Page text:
Tanks, Tractors, and Soviet Russia

"A Tractor in the Field Is Worth a Tank in Battle" (1942)
“A Tractor in the Field Is Worth a Tank in Battle” (1942)

During the 1930s, Russia saw purges throughout different sectors of its culture.  Stalin began to eliminate three main groups within the country:  the party (Old Bolsheviks), the military, and the security apparatus (the secret police).  These three groups were targeted because they represented the biggest threats to Stalin’s power in Soviet Russia.  As a result of the Great Purges–which began in 1936– the cultural elite were repressed.  Social and aesthetic popularity grew giving way to campaigns against “formalism” and “neo-traditionalism” (also known as the Great Retreat).  Formalism was a movement that pushed for the literacy of people in Soviet Russia.  It was condemned by the government as “heresy” because, in my opinion, creating a literate and educated public meant that the people could formulate their own political views which would undoubtedly stirred trouble with the Soviet Union.  This push away from formalism showed the influence the government had on the culture to stymie any kind of attempt to go against Soviet Russia. It also reiterated Russian nationalism and the same values the Soviets had been pushing all along–technology and mechanization.

The film The Tractor Drivers (1937) was about three men, all from different parts of Russia, who fight in the war against the Japanese on the Manchurian border as tank drivers.  Even though the military was heavily targeted during the Great Terror, the film still uses the military to prove Russian strength.  The movie features a song called “Three Tank Drivers” which shows the push by the Soviet government to emphasize in society the power of technology and the military (tanks and tractors) and Russian nationalism (three men from different parts of Russia, who all come together to fight a common enemy).  This song comes from a movie that was meant to idealize Russian life and society and it embodies the main messages the Soviets wanted to spread.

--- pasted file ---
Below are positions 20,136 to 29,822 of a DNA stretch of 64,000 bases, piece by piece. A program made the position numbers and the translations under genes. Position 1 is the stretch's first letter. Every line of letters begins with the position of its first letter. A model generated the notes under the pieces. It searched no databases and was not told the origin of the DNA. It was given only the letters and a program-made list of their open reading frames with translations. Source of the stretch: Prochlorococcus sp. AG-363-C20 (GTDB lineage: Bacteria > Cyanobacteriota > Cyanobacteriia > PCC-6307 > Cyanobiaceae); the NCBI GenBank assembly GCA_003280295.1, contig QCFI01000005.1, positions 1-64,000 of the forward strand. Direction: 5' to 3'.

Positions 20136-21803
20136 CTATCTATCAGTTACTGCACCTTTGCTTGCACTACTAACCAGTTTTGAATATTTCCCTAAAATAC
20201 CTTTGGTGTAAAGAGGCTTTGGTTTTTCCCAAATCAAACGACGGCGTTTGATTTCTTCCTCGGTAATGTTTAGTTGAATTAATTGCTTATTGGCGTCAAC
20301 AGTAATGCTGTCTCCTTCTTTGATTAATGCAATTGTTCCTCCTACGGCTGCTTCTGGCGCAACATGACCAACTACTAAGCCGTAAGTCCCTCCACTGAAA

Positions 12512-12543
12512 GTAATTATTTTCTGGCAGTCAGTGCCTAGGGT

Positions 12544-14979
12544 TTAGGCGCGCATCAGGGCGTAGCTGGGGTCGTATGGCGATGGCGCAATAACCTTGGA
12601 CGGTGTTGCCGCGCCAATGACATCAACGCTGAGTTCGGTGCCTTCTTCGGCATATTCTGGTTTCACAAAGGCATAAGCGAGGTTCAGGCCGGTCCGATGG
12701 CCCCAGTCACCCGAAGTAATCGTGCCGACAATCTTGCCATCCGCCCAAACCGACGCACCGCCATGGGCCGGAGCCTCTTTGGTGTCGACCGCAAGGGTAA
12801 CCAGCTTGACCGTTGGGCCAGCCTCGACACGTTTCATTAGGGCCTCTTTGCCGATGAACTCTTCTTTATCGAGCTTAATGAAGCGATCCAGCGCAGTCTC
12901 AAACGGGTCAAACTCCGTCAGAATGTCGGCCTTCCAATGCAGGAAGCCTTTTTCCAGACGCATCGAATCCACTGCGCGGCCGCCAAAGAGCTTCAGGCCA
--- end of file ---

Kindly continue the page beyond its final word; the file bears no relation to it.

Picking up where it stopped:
Three Tank Drivers

The song embodies many of the messages the Soviet Union had wanted to spread for a while.  These messages include the strength of Russia, emphasis on technology, and Russian nationalism/pride.  The strength of Russia (through the military) is shown in the song in a variety of places.  For example, the song mentions: “There they build a barrier for their foe. The region’s tough, courageous, and brave, In the Far Eastern taiga stands An armored strike battalion” (Mass Culture in Soviet Russia, 319).  This shows  the military strength of the Russians who are able to garner military strength even at the corners of their empire as well as Russian Nationalism mentioning the high character these soldiers possess.  Another example of the mention of military strength is shown in this stave: “But the scout’s eye sees all their positions, And the armored strike battalion, Goes into action, spurred on by the order…”(Mass Culture in Soviet Russia, 319).  This line from the song shows how ready and apt the military is and their  their ability to dominate the Japanese (“samurai”) in their fight in Manchuria.  The emphasis on technology is shown in this stave: “The tanks rush by, whipping up a tailwind, And the armor clanks atop the hills.  And the samurai come crashing earthwards Under pressure of the fire and steel” (Mass Culture in Soviet Russia, 319).  This shows how “fire and steel” can be used to dominate an opponent.  The “fire and steel” are presumable the tanks used in the battle and show how technology and mechanization are dominant and important.  Russian Nationalism was also on display in the song as shown in the stave: “There they live–and singing guarantees it–As a tight, unbroken family:  three fun-loving buddies, Crewmates in a vehicle of war” (Mass Culture in Soviet Russia, 319).  This bond (especially because these three men were from different parts of Russia) showed the unity and camaraderie of Russia as well as the nationalism that the Soviet Union wanted to impose on the nation.